And Magyar suggests meeting planners make sure they’re not in meetings 15 hours a day. Leverage your calendar to create space and time for you to either take a break or simply get your work done. “I block off time for workouts, lunch, hikes or simply breathing breaks. If there is a project that I need to focus on, I’ll block off half a day or often an entire one, marking myself as out of office or throwing on a ‘do not disturb’ status so people know not to bother me,” Magyar says. “Then, stand by your calendar and enforce the time you block off. I mentioned earlier that event planners can solve problems like no one else. That’s partly because we love to solve problems. It’s also partly because we are Type-A personalities that like to control every aspect, so when something goes wrong, we are ready to jump in and fix it. But that also means that when people recruit us to help solve their problems, we say ‘yes.’ We say ‘yes’ to the point that we end up with 15 hours of meetings a day and no time to solve our own problems.”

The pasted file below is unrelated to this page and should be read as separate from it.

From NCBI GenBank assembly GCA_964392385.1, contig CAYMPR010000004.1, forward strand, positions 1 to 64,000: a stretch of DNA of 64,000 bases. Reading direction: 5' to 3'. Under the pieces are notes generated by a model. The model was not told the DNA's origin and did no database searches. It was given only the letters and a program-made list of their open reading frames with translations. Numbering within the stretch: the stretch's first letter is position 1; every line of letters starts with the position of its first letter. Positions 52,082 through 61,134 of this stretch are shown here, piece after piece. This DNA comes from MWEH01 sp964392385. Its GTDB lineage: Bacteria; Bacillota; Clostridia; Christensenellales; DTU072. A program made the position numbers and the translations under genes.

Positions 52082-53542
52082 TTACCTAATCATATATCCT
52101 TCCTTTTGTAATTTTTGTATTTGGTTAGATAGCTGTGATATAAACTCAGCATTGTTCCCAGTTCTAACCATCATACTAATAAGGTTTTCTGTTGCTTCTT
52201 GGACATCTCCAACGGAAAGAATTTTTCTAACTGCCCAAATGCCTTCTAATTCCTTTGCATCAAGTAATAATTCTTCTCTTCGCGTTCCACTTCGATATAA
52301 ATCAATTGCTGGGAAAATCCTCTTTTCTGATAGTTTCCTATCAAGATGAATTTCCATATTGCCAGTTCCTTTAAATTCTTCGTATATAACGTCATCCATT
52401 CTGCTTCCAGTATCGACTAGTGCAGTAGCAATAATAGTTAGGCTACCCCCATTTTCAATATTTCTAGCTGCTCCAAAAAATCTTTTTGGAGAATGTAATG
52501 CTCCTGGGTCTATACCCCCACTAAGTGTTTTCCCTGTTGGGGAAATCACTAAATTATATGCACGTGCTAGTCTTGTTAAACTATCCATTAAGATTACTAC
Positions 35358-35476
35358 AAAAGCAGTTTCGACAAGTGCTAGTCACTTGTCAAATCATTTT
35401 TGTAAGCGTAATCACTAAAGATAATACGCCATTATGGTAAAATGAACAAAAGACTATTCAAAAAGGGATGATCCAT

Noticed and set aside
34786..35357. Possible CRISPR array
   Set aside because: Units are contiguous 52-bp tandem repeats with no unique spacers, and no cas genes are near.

And specific to the financial and insurance meetings and events industry, planners need to recognize that there are a lot of compliance and control considerations to financial and insurance-based meetings — all of which add to a planner’s stress level. “Now that those meetings are hosted digitally, there are new rules and requirements. So, planners not only have to learn these new rules, but also we have to get in these weeds to understand every element of the tech that runs these meetings,” Magyar says. “Because if we use tech that either doesn’t meet the new compliance-and-control considerations or set up the tech incorrectly, then we put ourselves at risk. Set aside enough time to thoroughly learn the tech and experiment with it. Finally, the tech is always evolving and improving, so don’t train up and then think you are good to go. Subscribe to product updates, newsletters, and get demos of new features and releases.” I&FMM